Molly Campbell has been an executive of the busiest U.S. containerport before, and she’s looking to hold that distinction again – now at the Port of New York & New Jersey.
The goal would appear to be a tall order but in reach. In calendar 2015, the Port of New York & New Jersey had a total containerized cargo throughput of 6.37 million 20-foot-equivalent units, trailing only the Port of Long Beach, at 7.19 million TEUs, and Campbell’s former bailiwick, the Port of Los Angeles, in the No. 1 spot with 8.16 million TEUs.
Indeed Campbell, who came aboard as director of the Port of New York & New Jersey in July 2015 after 15 years at the Port of Los Angeles, including as deputy executive director, is confident major infrastructure enhancements will literally and figuratively clear the way, propelled by a long-term roadmap, productive partnerships and dedicated staff of the freshly remonikered Port Department.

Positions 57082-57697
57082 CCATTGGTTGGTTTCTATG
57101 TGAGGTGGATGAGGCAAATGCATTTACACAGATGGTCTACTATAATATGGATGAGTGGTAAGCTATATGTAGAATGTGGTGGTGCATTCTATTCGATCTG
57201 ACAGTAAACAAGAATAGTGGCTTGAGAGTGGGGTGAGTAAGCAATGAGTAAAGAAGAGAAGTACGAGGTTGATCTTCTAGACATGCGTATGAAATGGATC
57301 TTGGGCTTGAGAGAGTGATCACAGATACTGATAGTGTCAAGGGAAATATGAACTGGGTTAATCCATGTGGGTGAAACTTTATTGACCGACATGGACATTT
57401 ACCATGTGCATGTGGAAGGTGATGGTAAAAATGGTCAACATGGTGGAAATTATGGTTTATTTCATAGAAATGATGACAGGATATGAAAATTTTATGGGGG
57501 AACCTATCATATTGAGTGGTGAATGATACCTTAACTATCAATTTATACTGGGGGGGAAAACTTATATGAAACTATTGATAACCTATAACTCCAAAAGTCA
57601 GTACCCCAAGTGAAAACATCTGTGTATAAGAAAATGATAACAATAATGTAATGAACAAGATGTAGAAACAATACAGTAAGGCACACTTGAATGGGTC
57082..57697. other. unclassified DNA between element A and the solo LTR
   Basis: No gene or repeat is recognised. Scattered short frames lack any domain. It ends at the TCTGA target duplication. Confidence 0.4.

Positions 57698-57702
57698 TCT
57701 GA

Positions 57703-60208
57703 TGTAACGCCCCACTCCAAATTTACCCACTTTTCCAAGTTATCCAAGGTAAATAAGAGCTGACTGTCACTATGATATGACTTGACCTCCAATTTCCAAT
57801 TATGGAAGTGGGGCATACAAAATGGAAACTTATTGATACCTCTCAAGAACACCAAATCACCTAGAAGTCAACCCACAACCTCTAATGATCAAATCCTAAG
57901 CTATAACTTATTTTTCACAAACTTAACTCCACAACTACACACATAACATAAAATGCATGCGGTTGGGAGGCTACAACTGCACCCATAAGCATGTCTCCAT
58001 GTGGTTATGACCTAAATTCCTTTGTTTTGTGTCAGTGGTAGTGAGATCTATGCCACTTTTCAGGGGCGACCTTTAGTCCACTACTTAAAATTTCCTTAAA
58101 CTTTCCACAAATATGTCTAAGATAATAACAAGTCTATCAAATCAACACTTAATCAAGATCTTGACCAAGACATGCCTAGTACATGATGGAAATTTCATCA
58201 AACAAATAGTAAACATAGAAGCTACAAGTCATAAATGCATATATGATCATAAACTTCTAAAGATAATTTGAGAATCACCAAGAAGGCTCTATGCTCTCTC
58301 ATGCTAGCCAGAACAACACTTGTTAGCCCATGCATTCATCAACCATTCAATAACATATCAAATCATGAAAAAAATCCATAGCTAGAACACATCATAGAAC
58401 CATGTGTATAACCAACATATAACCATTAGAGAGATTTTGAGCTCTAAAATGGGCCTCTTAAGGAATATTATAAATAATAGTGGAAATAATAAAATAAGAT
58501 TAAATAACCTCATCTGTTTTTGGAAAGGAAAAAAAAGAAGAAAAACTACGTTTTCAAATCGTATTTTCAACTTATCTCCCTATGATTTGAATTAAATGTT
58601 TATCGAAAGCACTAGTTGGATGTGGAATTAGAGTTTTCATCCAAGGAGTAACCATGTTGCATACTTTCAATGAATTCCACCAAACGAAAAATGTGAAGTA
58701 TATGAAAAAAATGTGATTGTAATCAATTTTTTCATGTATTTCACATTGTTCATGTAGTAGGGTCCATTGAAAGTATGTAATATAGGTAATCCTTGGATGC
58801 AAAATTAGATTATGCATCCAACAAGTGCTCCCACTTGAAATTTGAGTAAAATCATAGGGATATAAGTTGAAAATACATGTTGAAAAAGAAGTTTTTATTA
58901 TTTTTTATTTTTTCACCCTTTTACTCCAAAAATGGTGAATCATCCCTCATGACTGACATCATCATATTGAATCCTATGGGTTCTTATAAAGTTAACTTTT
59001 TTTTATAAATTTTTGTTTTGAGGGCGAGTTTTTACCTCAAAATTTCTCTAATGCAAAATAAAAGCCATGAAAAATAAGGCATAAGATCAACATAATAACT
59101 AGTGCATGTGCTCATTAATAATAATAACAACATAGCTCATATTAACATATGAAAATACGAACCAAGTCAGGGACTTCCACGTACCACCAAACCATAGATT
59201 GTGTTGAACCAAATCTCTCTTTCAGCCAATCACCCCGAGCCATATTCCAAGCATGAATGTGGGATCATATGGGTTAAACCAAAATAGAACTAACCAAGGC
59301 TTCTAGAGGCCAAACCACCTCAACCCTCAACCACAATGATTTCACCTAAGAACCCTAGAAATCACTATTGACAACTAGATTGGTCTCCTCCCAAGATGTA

In an interview with the American Journal of Transportation, Campbell enthusiastically shared her thoughts on the recently finished deepening of the port’s harbor to 50 feet, the soon-to-be-completed raising of the Bayonne Bridge roadbed, the just-inked agreement to bring the port its first-ever comprehensive master plan and the possibility of extended gate hours by late next year.
While already largely big-ship ready, once both the harbor and bridge projects are done, the Port of New York & New Jersey should be able to fully accommodate the heftier, deeper-draft containerships now able to transit the post-expansion Panama Canal, bringing more containers from Asia to reach U.S. consumers via the Gotham gateway as opposed to by way of Southern California.
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